I'm so glad I remembered to pop an Antivert an hour before boarding. I'd be puking over the rails by now had I not. Boats and I have never coexisted well.
"So, what made you come?" I can tell John likes to talk, as much for conversation as to assess the foreigners coming to his homeland.
"A brochure," I answer simply, honestly.
He chuckles. "Yeah, it'll do that, all right. Lures plenty of folk our way."
I smile, though his words resonate deep inside. It "lured" me. Yes, that's exactly what it did.
Frankly, the brochure didn't need to work too hard.
When things take an ugly turn, people are always saying they're going to pick up and move far away. Australia, France, anywhere that puts an ocean between them and their problems. Most don't ever act on that. I certainly had no intention of doing so.
And then I went to that job fair in the city library, more than a little panicked about what I was going to do this summer. Recruiters were peddling administrative and counselor positions, trade internships, day care. Nothing I was interested in. Plus, they were all local Chicago-based positions. The last thing I wanted to do was stay in Chicago for the summer. I needed to separate myself from it and its bitter memories, if for only a few months until school started again in the fall.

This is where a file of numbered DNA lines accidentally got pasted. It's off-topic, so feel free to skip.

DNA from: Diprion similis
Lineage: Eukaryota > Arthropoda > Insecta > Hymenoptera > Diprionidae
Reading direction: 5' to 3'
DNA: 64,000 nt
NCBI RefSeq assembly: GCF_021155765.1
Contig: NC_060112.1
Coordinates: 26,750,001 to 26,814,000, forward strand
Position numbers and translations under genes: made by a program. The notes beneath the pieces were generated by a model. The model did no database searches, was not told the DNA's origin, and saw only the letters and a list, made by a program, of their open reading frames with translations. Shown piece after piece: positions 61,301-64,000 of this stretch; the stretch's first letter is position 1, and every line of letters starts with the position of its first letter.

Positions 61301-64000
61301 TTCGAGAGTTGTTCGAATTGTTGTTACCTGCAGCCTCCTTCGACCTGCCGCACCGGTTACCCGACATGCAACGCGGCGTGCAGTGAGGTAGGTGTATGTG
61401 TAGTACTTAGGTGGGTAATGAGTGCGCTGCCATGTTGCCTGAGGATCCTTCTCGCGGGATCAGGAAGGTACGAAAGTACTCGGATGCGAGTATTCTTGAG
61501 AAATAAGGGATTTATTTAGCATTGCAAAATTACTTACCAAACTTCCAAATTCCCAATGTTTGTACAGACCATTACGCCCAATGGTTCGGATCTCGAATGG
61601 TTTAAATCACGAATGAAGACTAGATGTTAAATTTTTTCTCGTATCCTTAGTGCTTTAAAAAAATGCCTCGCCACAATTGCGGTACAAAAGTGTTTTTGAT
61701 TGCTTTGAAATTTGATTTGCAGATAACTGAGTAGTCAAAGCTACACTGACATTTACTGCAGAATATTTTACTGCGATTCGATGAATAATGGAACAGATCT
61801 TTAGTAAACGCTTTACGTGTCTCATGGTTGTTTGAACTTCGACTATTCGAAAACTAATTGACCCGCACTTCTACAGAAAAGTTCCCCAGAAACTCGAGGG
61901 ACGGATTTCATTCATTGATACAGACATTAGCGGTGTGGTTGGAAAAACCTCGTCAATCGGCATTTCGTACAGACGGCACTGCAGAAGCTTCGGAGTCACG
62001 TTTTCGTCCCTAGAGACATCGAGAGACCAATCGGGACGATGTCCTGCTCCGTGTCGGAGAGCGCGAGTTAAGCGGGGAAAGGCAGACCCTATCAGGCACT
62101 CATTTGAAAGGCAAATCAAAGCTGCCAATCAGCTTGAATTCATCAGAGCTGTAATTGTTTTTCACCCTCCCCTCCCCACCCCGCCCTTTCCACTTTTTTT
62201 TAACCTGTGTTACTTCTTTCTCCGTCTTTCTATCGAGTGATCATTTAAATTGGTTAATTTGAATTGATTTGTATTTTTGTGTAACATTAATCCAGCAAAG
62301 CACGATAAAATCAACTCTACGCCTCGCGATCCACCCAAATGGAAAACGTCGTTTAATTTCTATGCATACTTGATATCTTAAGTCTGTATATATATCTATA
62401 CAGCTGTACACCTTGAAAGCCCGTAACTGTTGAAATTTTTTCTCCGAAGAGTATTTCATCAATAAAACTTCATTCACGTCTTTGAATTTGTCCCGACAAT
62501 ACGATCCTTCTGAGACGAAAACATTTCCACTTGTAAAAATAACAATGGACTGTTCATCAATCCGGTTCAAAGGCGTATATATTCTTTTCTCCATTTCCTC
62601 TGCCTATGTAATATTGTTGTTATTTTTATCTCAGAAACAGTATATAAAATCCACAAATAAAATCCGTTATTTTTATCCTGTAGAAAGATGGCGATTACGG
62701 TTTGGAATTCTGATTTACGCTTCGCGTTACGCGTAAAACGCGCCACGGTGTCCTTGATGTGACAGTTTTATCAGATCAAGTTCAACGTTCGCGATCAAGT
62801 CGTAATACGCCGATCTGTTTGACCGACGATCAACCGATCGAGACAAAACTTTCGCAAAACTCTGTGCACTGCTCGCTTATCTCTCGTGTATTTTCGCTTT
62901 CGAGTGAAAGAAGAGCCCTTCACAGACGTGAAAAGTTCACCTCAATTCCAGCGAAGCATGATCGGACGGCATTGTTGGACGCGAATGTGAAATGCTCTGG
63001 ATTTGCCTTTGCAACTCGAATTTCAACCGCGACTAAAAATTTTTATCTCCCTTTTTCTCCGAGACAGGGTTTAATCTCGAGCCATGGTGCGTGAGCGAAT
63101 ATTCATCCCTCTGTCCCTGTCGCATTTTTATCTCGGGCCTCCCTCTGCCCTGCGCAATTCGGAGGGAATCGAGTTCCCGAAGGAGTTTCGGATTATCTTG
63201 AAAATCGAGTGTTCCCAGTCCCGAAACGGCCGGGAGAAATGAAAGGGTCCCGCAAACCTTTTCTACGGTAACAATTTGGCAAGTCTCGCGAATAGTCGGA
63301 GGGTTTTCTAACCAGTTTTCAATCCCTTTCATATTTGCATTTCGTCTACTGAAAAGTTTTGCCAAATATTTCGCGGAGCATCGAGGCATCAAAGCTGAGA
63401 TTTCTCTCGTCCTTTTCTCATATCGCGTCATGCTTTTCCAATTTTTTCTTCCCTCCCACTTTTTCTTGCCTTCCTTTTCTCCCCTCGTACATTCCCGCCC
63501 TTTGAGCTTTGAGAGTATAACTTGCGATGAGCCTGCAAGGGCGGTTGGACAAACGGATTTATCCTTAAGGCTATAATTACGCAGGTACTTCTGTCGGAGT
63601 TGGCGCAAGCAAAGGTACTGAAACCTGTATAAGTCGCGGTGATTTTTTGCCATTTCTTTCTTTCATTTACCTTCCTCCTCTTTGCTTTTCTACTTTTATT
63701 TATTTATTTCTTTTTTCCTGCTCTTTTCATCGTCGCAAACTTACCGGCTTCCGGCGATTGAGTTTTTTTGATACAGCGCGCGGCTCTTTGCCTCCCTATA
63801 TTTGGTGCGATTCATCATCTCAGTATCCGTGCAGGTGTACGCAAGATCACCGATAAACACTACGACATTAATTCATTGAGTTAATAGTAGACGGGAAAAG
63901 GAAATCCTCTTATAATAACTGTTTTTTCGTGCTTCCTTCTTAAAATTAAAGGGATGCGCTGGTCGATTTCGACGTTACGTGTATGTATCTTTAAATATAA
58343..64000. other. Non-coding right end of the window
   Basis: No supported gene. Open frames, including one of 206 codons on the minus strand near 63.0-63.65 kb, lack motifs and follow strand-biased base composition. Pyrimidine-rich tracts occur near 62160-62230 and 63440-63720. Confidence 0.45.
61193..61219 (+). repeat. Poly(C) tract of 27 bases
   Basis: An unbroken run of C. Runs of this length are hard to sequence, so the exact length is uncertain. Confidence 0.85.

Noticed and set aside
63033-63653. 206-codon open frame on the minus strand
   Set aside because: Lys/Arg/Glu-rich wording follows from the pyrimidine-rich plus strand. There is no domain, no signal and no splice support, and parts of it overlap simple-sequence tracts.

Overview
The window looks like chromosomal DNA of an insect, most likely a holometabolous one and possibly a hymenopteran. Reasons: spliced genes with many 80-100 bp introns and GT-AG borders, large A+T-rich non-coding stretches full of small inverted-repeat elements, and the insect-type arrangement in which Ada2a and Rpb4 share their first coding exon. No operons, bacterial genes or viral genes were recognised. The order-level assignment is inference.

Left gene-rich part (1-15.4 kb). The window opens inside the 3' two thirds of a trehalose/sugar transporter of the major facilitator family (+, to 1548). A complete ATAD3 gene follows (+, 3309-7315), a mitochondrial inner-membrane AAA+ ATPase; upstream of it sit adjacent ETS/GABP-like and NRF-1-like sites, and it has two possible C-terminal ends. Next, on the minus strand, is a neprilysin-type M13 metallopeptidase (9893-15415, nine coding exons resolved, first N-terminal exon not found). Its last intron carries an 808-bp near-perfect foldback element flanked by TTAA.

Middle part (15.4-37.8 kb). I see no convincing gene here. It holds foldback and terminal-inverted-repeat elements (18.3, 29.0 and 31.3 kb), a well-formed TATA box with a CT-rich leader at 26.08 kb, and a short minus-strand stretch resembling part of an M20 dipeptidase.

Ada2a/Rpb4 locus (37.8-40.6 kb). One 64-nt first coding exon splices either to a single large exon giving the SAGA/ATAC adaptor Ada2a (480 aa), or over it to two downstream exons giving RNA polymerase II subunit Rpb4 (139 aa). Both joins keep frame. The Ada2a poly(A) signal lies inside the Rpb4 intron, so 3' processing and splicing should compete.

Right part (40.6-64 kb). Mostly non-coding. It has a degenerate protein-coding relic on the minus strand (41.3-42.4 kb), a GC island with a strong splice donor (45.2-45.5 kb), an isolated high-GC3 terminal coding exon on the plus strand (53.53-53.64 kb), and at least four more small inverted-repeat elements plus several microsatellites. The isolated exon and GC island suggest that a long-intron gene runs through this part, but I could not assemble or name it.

But the idea of going back to Pennsylvania, where everyone including the cows had heard the nitty-gritty details about my breakup with Jed, was even more unappealing.
That's what happens when you grow up in a small town and then go away to college with your high school sweetheart, who's also the reverend's son, who you were supposed to marry the summer after you both graduate college.
Who you've been saving yourself for.
Who you caught with his pants down and thrusting into some raven-haired jezebel.
And, while in the depths of despair, though you know better, you tell your upstanding, churchgoing mama, who is known around town as much for her raspberry pie as for her big mouth.
That scandal sure gave the folks of Greenbank something to talk about during Pennsylvania's long, cold winter. It's been months since D-Day, or what I like to call Dick Day, when I caught him. February 2, to be exact.